Tuesday, January 31, 2023

Mrs. F.G.'s Winter Obsession

I suppose it was inevitable that gardening outdoors would eventually move Mrs. F.G. toward collecting house plants during the winter months.  Perhaps I'm exaggerating to call it an obsession, but we now have a very interesting collection of plants in our den and elsewhere.  She's added a love of indoor plants to her love of gardening in the summer.

Here's one corner of our den, with a dozen or more plants in front of our north-facing window.  I'm sorry but I don't know the names of all these but I will seek her help in filling out the information correctly.  I just enjoy the greenery!

Another dozen on top of the bookshelf in front of the window.

And a brand new shelf in front of a high horizontal window to the west now lined with smaller plants.  Put together it does really change the feel of the room.  If you can't get outside into nature, bring nature inside!.

The main plants of interest to Mrs. F.G. are the various snake plants, along with different varieties of Aloes and succulents.

Here's a shorter one with fat leaves.

There are of course plants elsewhere in the house.  Here are the two historic ones.  In the foreground is an Aspedistra, brought over from Italy in 1956 by her mother, and kept ever since.  We discovered that it flourished by being put outside during the warmer months, growing a lot of new leaves.  The Hoya vine behind it is from my own mother, and seems simply indestructible, sending out new long shoots frequently.

Another smaller Hoya vine that sits beside me while I enjoy my coffee and read the news each morning.

And an unusual leaf on a Peromia plant that I look down at while doing my weight-lifting each day.

Finally, just to prove she is great at keeping plants alive, here is our Christmas Poinsettia, still flourishing after nearly three months!  Mrs. F.G. has discovered that there are numerous YouTube videos on growing house plants, as well as new opportunities for on-line ordering and shipping, much of it apparently brought on by the pandemic.

Thailand seems to have become the centre for introduction of new varieties, with those varieties initially bringing in thousands of dollars per plant from serious (and rich) collectors.  Once they've been cloned and are available more widely, the price drops dramatically.  So don't expect to the be the first on your block to get the new plant!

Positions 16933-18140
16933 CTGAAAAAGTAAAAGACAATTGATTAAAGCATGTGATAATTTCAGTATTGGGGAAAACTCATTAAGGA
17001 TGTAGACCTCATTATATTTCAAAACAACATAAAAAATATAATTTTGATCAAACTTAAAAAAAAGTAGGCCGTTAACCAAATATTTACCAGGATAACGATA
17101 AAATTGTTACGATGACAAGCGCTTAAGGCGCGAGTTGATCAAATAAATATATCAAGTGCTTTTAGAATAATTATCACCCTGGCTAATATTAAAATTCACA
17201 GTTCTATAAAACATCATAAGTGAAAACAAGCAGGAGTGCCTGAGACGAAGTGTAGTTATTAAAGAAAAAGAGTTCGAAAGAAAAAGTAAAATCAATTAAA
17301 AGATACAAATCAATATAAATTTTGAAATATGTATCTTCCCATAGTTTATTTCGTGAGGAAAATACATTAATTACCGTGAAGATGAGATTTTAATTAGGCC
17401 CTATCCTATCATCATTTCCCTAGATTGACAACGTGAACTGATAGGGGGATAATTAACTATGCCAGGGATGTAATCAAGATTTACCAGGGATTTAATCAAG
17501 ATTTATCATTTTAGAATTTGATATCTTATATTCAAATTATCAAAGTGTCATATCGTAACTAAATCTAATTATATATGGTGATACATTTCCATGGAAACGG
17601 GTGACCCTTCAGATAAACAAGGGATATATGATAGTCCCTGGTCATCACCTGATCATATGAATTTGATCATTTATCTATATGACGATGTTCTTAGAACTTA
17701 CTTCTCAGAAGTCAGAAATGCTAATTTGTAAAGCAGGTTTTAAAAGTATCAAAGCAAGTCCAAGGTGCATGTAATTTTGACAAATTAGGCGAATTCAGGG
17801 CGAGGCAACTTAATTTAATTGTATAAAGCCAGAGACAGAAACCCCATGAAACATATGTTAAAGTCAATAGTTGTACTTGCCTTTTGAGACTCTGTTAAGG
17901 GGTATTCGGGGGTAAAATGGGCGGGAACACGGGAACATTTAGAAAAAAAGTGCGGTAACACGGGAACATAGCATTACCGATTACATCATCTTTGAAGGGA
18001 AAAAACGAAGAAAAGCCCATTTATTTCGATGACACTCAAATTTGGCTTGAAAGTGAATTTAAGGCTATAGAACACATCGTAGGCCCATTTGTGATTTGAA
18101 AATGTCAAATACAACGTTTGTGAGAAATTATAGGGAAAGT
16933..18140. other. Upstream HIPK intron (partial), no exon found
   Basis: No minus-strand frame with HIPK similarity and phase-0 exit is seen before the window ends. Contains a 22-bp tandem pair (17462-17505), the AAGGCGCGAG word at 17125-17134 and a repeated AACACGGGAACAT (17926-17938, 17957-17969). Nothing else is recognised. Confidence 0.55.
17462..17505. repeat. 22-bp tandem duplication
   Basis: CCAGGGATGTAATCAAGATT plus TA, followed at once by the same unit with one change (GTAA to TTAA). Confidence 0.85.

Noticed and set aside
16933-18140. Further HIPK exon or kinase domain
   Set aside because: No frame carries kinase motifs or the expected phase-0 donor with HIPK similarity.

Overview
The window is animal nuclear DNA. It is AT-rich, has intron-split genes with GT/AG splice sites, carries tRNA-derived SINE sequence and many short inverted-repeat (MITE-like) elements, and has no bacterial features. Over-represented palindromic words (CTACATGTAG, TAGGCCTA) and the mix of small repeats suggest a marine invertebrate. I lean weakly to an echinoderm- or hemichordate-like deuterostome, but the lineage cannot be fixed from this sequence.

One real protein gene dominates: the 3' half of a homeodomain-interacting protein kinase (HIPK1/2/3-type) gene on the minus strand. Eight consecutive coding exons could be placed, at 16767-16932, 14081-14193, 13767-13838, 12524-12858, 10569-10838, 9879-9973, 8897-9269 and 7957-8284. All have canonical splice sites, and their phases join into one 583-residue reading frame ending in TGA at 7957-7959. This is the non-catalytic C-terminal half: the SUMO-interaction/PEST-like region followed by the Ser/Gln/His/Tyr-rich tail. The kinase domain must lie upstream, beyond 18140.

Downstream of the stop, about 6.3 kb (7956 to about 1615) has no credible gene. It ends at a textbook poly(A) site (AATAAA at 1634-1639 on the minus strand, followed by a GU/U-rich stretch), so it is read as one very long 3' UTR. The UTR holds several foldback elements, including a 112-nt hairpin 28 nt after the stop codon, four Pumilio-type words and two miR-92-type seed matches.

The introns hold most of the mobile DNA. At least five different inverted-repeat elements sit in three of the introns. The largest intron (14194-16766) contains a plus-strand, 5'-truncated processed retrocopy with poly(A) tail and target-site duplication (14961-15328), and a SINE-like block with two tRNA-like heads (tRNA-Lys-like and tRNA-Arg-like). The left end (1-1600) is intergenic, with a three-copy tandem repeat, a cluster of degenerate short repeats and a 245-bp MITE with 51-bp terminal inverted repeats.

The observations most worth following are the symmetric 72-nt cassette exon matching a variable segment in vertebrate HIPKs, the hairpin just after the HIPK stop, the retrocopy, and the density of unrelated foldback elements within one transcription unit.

1. A wonderful collection of houseplants.
    The Christmas Poinsettia, is still looking good.

    All the best Jan

  2. The plants are flourishing! Mrs FG has a green thumb. The plants from your mothers are lovely.

  3. She has such a wonderful collection. I enjoyed seeing them all. My window spaces are limited or I too would just keep collecting. I do look every single time that I go by the garden plant area. I bet your wife and I would sit and discuss plants for a long time if I made a visit.

  4. Sounds like Mrs. FG might enjoy Laura at Garden Answer on YouTube.

  5. That's a house full of plants! It's good to have many plants growing in a house.

  6. What you call hoya we call wax plant and they certainly are tough plants.We've had on in the same pot for 25 years, it's never been in another pot and has yielded numerous cuttings from which new plants developed. Ours blooms each year.

  7. I love indoor plants and since I've had to relinquish all mine for this lifestyle, I'm grateful for Mrs. F.G. 's in pictures. 😍

  8. I had lots of indoor plants when I lived in Colorado, but one of them got a virus that spread to many of the others, and I had to discard them. Here in the Pacific Northwest, I am surrounded by so much greenery that I don't need to have them inside, too. Plus I'm lazy. :-)

  9. I'm impressed that the ones in the north facing window are doing so well. AND the one from 1956 is amazing. It shows what a bit of care will do.
    I'm a little surprised she isn't starting seedlings for the garden just yet. Or should I not put that idea in her mind? A couple of grow lights and a few shelves and she'll have a good start on spring. :)

  10. I have always been a believer in 'if you can't get outside in nature, bring nature inside'. When we lived in the old farm house near Fullarton we had the inside loaded with plants just like Mrs FG. Our sunroom here was loaded with plants as well until while down south one winter the batteries in our thermostat ran out plunging our place to below freezing for several days. It was enough to kill every plant we had. I think Mr's FG's plants look great and I well know the soothing and peaceful feeling indoor plants can bring into the home..

  11. Neither of us has the ability to do indoor gardening. For one thing, you need widows and space, and that pretty well lets us out of the game. But I am very impressed by the efforts of your Missus.